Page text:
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Textile manufacturers call for the implementation of the National Textile Policy

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By MERCY NALUGO

Posted  Monday, June 23  2014 at  12:55

In Summary

Although the government announced the first ever 5 year National Textile Policy but despite calls for its implementation, it has not been implemented.

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Players in the textile industry are pushing for the implementation of a National Textile Policy, 2009, which they say would among others help in providing meaningful policy direction to the sector and mandate government institutions to buy textiles from local companies.

Once implemented, according to Mr Vinay Kumar, Nytil’s general manager, Nyanza Textile Industries Limited, the police would enable textile companies access to concessional financing for investment.

“Due to policy gaps arising as a result of failed policy implementation, some companies collapsed because of unfair competition with imports that are hugely subsidised,” said Mr Williams Okello, the logistics manager at Nytil.

He told MPs who were on touring the company’s factory on Friday that several textile companies in Uganda are idle despite abundant cotton grown in Lango and Acholi sub regions.

  “No new investment is coming on board despite Uganda’s comparative advantage premised on availability of medium staple cotton,” he said.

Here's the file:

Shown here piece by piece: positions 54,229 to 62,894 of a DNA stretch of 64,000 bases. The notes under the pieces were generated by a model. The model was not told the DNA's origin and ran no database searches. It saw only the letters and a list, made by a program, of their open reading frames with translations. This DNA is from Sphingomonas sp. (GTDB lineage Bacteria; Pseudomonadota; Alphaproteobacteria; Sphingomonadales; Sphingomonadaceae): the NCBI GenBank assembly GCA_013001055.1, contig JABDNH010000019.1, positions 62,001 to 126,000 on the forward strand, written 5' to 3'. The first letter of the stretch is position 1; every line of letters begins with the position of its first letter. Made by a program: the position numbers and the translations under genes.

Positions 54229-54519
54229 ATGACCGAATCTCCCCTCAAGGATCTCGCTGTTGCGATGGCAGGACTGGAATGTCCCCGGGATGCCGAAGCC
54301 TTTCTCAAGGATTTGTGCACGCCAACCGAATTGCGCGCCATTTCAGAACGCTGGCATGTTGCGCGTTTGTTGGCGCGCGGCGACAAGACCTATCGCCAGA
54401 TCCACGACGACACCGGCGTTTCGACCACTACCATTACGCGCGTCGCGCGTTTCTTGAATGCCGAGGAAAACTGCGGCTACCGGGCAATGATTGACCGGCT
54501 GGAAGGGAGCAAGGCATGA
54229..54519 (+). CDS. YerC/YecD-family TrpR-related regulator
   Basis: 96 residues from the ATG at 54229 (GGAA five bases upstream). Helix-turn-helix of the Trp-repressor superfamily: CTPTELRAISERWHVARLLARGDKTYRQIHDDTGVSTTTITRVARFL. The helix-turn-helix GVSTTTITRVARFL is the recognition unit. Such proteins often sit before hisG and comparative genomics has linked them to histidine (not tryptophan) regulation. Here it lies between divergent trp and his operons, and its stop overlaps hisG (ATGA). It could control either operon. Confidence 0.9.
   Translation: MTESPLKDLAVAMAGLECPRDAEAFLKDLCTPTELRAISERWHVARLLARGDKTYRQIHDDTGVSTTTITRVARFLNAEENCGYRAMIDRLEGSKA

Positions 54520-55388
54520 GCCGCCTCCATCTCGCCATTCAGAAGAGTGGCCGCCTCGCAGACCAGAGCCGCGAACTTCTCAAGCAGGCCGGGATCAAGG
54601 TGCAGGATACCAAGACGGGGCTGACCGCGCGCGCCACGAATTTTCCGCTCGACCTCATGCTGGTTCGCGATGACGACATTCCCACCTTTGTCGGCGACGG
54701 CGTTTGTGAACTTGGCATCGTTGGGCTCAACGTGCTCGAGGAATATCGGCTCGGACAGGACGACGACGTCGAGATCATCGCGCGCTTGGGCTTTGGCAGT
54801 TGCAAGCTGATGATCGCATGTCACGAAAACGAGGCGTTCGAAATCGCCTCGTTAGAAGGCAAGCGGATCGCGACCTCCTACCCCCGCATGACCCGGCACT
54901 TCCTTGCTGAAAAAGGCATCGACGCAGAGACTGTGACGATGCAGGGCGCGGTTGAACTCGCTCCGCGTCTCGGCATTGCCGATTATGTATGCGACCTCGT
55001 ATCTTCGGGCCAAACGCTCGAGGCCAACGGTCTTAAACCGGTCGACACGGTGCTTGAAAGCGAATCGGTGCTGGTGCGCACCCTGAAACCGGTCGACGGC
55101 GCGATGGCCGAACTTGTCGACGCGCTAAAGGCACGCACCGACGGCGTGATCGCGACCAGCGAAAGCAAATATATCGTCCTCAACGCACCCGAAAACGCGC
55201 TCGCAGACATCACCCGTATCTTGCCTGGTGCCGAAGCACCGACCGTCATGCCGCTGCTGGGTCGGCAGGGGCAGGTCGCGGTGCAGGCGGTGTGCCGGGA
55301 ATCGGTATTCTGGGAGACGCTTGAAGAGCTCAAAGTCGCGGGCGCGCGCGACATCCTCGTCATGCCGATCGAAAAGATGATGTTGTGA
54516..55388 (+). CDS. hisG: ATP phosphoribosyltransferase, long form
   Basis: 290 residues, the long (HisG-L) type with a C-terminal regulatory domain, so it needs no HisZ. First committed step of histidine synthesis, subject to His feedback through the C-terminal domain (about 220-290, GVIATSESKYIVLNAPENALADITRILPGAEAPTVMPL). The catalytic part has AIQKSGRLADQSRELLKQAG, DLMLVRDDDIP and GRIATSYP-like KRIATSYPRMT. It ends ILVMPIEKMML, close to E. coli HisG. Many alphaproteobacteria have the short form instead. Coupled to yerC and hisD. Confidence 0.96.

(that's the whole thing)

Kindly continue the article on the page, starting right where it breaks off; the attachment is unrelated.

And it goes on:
The Nytil management noted that despite the fact that they produce various products including locally made army uniforms, government does not buy from them.

“We are asking government to establish a comprehensive Universal Primary Education and Universal Secondary Education uniform supply chain value chain to enhance the consumption of locally-grown cotton lint so that cotton farmers get better gate prices,” he said.

Although the government announced the first ever 5 year National Textile Policy but despite calls for its implementation, it has not been implemented.

The company owned by the Picfare Group of companies, is seeking a 25 per cent VAT waiver, equivalent to more than Shs5 billion in order to sustain its operations

“Its collapse is catastrophic to not only 2,500 Ugandans who derive direct livelihood from the company but also to the cotton industry generally that employs some 2.5 million Ugandans at various levels of the value chain,” said the company’s publicist, Mr Caleb Ainebingi.

Ministry of Finance spokesperson, Mr Jim Mugunga recently advised Nytil officials to petition the ministry to handle their concerns.